Read More

Tags: Employer Best Practices, Employee Rights, EEOC

EPA Adds Subsurface Intrusion to the Superfund Hazard Ranking System

Posted by Jon Elliott on Tue, Jan 10, 2017

On December 7, the US Environmental Protection Agency (EPA) revised the Hazard Ranking System (HRS) it uses to compare site contamination and to designate the most hazardous sites for the National Priority List (NPL) for cleanup. This revision adds “subsurface intrusion” – i.e., intrusion of hazardous liquids such as contaminated groundwater and/or vapors from subsurface chemical contamination into structures – to the potential pathways to public harm evaluated by HRS when evaluating contaminated sites. This represents the first additional pathway added in nearly three decades. The revisions will become effective 60 days after publication in the Federal Register, presumably during the first quarter of 2017.

Read More

Tags: Environmental risks, Environmental, EPA, Hazcom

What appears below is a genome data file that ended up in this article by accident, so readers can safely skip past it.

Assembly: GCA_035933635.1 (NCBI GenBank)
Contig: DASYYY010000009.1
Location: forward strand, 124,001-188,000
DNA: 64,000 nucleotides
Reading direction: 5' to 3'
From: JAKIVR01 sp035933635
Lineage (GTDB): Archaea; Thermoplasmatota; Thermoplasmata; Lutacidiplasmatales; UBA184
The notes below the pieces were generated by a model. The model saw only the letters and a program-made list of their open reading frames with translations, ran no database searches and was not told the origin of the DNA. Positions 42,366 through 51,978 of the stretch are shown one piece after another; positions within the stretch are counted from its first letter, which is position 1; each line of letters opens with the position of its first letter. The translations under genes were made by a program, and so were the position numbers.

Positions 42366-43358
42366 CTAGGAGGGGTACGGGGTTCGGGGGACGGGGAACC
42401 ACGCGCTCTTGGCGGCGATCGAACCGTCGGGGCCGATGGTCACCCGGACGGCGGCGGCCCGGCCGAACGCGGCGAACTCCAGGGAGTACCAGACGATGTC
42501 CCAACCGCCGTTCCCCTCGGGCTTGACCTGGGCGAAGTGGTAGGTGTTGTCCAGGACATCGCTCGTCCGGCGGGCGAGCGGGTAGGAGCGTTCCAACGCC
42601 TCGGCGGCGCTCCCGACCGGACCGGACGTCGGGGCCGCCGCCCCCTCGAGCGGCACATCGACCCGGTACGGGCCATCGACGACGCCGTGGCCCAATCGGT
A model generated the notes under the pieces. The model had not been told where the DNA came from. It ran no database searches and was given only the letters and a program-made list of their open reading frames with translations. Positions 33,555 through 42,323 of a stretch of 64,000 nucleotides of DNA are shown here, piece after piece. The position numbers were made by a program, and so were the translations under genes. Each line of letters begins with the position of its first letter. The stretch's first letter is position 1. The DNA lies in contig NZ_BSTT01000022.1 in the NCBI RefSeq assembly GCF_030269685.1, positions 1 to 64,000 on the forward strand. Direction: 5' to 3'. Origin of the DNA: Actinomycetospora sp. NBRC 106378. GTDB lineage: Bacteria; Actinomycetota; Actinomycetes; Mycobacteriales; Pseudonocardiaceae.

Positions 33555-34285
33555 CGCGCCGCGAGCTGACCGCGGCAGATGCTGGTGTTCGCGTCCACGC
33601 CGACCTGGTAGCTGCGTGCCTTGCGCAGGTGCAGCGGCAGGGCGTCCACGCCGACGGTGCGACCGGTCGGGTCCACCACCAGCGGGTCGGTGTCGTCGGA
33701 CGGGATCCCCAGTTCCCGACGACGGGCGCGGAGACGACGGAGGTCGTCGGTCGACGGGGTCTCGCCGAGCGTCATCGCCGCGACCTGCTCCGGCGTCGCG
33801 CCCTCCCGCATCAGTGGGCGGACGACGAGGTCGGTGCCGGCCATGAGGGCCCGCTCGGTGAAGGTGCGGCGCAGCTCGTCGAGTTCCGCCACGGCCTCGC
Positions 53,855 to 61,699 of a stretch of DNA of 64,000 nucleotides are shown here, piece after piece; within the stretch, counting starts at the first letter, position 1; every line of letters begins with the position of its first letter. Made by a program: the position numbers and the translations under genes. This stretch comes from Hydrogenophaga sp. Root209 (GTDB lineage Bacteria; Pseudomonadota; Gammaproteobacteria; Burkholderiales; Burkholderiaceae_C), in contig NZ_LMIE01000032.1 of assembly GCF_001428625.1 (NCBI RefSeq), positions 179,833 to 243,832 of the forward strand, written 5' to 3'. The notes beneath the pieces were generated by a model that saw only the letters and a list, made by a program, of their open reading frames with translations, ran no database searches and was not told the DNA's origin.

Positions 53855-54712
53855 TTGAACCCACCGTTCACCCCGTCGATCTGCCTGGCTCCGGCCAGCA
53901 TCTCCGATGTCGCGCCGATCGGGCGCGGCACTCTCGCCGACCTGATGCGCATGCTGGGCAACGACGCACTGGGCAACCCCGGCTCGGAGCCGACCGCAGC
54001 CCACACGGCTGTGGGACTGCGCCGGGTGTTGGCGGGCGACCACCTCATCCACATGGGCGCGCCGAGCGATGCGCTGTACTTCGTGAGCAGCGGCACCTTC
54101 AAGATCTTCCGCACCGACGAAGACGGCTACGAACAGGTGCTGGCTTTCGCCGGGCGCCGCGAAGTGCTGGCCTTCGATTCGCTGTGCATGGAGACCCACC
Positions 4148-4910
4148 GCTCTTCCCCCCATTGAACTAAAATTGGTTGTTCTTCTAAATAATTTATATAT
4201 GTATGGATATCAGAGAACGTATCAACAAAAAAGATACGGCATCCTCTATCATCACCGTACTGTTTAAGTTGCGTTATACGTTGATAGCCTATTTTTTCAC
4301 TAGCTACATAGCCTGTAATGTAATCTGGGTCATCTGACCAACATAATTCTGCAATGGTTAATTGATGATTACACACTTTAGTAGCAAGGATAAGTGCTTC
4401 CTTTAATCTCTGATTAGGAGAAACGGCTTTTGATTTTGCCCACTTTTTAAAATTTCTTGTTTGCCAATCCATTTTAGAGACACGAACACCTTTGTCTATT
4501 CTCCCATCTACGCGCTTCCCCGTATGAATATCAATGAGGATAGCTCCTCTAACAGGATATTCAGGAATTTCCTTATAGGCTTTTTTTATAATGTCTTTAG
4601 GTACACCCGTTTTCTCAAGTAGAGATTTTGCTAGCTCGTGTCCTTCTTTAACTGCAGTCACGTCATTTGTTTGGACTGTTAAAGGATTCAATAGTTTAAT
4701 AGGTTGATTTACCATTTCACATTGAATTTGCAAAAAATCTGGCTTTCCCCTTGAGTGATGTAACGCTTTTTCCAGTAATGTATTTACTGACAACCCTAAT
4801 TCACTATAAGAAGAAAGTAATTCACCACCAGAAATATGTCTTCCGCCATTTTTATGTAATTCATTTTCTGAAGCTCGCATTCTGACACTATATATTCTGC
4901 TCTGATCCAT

Corporation’s Failure to Bid on Project Does Not Excuse Director

Posted by Ron Davis on Wed, Dec 21, 2016

A recent appeal before the Manitoba Court of Appeal highlights the strictures placed on directors with respect to corporate opportunities. In Matic v. Waldner (2016 MBCA 60), the dispute concerned the opportunity to bid on a construction project for one of Manitoba’s First Nations. Ante Matic (Matic) and Paul Waldner (Waldner) agreed to purchase Springhill Lumber Wholesale Ltd. (Springhill) from its previous owners, with Waldner having a 70% interest, and Matic having a 30% interest and acting as Springhill’s general manager. Springhill’s main customers were First Nations, primarily in northern Manitoba. In addition to supplying construction material, Springhill would sometimes also act as general contractor for construction projects for the First Nations.